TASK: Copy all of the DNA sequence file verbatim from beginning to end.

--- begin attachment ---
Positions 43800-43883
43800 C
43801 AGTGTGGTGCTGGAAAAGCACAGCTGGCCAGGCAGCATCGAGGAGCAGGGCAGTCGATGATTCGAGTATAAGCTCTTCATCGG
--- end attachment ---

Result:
Positions 43800-43883
43800 C
43801 AGTGTGGTGCTGGAAAAGCACAGCTGGCCAGGCAGCATCGAGGAGCAGGGCAGTCGATGATTCGAGTATAAGCTCTTCATCGG